NASA has another cargo shipment en route to the International Space Station following a successful Falcon 9 launch of SpaceX’s 27th resupply mission for the agency.
Carrying more than 6,200 pounds of science experiments, crew supplies, and other cargo, the SpaceX Dragon spacecraft was launched to the space station by a Falcon 9 rocket at 8:30 p.m. EDT Tuesday from NASA’s Kennedy Space Center in Florida.
The cargo spacecraft is scheduled to autonomously dock with the space station at 7:52 a.m. EDT Thursday, March 16, and remain at the station for about 30 days. Coverage of arrival will begin at 6:15 a.m. EDT on NASA Television, the agency’s website, and the NASA app.
Among the science experiments Dragon is delivering to the space station for NASA and its partners are:
3D Heart Cells, Tissue
The first Cardinal Heart investigation conducted aboard the space station showed that four weeks of microgravity exposure can cause significant changes in heart cell function and gene expression. Researchers concluded that these changes could lead to long-term medical issues. The Cardinal Heart 2.0experiment builds on these results, using heart organoids, 3D structures made up of all the different types of cells, to test whether clinically approved drugs reduce these microgravity-induced changes in heart cell function. Results could support the development of effective drug combinations to improve the health of astronauts and patients on Earth.
The Engineered Heart Tissues-2 study continues work with 3D cultured cardiac muscle tissue to assess human cardiac function in microgravity. Previous work with 3D cultures in space detected changes at the cellular and tissue level that could provide early indication of the development of cardiac disease. This investigation tests whether new therapies prevent these adverse spaceflight effects from occurring. The model used in this study has potential use in drug development and other applications related to diagnosing and treating cardiac dysfunction on Earth.
Cardinal Heart 2.0 and Engineered Heart Tissues-2 are the final two experiments comprising the National Institutes for Health and International Space Station National Lab’s Tissue Chips in Space initiative. Researchers hope to learn more about the impact of microgravity on human health and disease, and translate that understanding to improved human health on Earth.
Student Ball Clamp Monopod Project
NASA’s HUNCH (High school students United with NASA to Create Hardware) program enables students to fabricate real-world products for NASA as they apply their science, technology, engineering, and mathematics skills. The HUNCH Ball Clamp Monopod attempts to address astronaut comments on the difficulty of positioning video or still cameras in the middle of a module. The student-manufactured project is composed of an aluminum monopod fitted with a camera shoe and ball clamp that can be attached to a standard space station handrail. The ball clamp serves as a pivoting platform for photography and video.
Liquid Life Support Systems
Because microgravity makes it difficult to control the flow of liquids, the space station has been unable to take advantage of carbon dioxide removal methods that use specialized liquids. Liquid-based carbon dioxide removal systems such as those on submarines offer higher efficiency than other types of systems. The CapiSorb Visible System study demonstrates liquid control using capillary forces, the interaction of a liquid with a solid that can draw a fluid up a narrow tube, which are characteristic of liquids that can absorb carbon dioxide. This is an important consideration for future longer-duration space missions where improved efficiency will support crews over many months or years.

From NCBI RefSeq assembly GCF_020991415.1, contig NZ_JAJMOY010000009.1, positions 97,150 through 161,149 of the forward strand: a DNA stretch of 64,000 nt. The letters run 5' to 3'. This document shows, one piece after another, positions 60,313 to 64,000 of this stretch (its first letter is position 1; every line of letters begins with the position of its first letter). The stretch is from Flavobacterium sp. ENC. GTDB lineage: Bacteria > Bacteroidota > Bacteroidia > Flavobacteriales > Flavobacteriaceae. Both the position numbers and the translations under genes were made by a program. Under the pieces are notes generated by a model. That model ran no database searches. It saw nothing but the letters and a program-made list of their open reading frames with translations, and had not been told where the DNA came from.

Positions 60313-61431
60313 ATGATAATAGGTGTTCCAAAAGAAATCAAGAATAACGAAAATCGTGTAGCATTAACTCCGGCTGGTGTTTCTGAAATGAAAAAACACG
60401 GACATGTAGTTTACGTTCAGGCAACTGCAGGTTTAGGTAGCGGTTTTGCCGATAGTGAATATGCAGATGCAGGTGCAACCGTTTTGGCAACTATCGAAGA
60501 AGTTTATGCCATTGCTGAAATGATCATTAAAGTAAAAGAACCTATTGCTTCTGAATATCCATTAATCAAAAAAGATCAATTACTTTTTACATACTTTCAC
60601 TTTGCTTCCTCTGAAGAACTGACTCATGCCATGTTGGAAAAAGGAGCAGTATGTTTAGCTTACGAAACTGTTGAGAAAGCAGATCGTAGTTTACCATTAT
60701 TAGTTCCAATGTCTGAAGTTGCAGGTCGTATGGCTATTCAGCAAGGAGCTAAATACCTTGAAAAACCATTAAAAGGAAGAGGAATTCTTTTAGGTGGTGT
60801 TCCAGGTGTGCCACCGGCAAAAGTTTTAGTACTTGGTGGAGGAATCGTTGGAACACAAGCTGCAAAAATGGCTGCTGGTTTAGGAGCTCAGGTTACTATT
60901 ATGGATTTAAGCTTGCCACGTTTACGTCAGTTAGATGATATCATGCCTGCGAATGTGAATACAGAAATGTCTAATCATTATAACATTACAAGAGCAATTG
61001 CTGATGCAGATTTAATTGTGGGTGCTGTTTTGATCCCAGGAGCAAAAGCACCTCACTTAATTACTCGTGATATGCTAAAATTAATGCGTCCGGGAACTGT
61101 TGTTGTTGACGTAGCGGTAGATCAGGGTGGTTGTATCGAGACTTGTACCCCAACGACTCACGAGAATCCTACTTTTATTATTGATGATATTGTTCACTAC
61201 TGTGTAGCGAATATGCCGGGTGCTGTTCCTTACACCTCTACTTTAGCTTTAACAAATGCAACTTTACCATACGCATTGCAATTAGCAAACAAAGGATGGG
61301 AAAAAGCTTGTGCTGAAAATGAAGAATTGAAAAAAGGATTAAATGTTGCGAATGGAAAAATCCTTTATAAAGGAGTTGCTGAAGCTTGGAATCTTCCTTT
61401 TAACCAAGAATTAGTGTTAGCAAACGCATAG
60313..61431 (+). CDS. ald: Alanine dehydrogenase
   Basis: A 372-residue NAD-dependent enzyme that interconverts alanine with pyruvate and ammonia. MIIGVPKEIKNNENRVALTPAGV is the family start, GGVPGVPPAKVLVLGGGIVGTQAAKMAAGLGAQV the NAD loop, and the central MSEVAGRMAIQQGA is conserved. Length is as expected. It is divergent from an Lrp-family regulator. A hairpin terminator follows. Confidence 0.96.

Microbial biofilms are combinations of microorganisms that embed themselves in a self-produced slimy matrix. Biofilms are of concern for spaceflight because they can cause damage to equipment, are resistant to cleaning agents, and can harbor microorganisms that might cause infections. The ESA (European Space Agency) Biofilms investigation studies bacterial biofilm formation and antimicrobial properties of different metal surfaces under spaceflight conditions. Antimicrobial surfaces that can inhibit biofilm growth, such as copper and its alloys with and without laser surface treatment, are used in this study. This project provides additional information to help develop suitable antimicrobial surfaces for future spacecraft.
Lifeform Origins, Survival
An investigation from JAXA (Japan Aerospace Exploration Agency) known as Tanpopo-5 could provide insight into whether terrestrial life can survive in space and help scientists understand the key ingredients that sparked life on Earth. The experiment studies the response to space exposure in radiation-resistant microbes, moss spores, and biochemical compounds including amino acids. Amino acids have been detected in extraterrestrial bodies such as meteorites and are possible precursors to life on Earth. Tanpopo-5 follows four earlier experiments which could all inform strategies to protect other planets from contamination by humans and for returning samples from other planets safely to Earth.
These are just a few of the hundreds of investigations currently conducted aboard the orbiting laboratory in the areas of biology and biotechnology, physical sciences, and Earth and space science. Advances in these areas will help keep astronauts healthy during long-duration space travel and demonstrate technologies for future human and robotic exploration beyond low-Earth orbit to the Moon and Mars.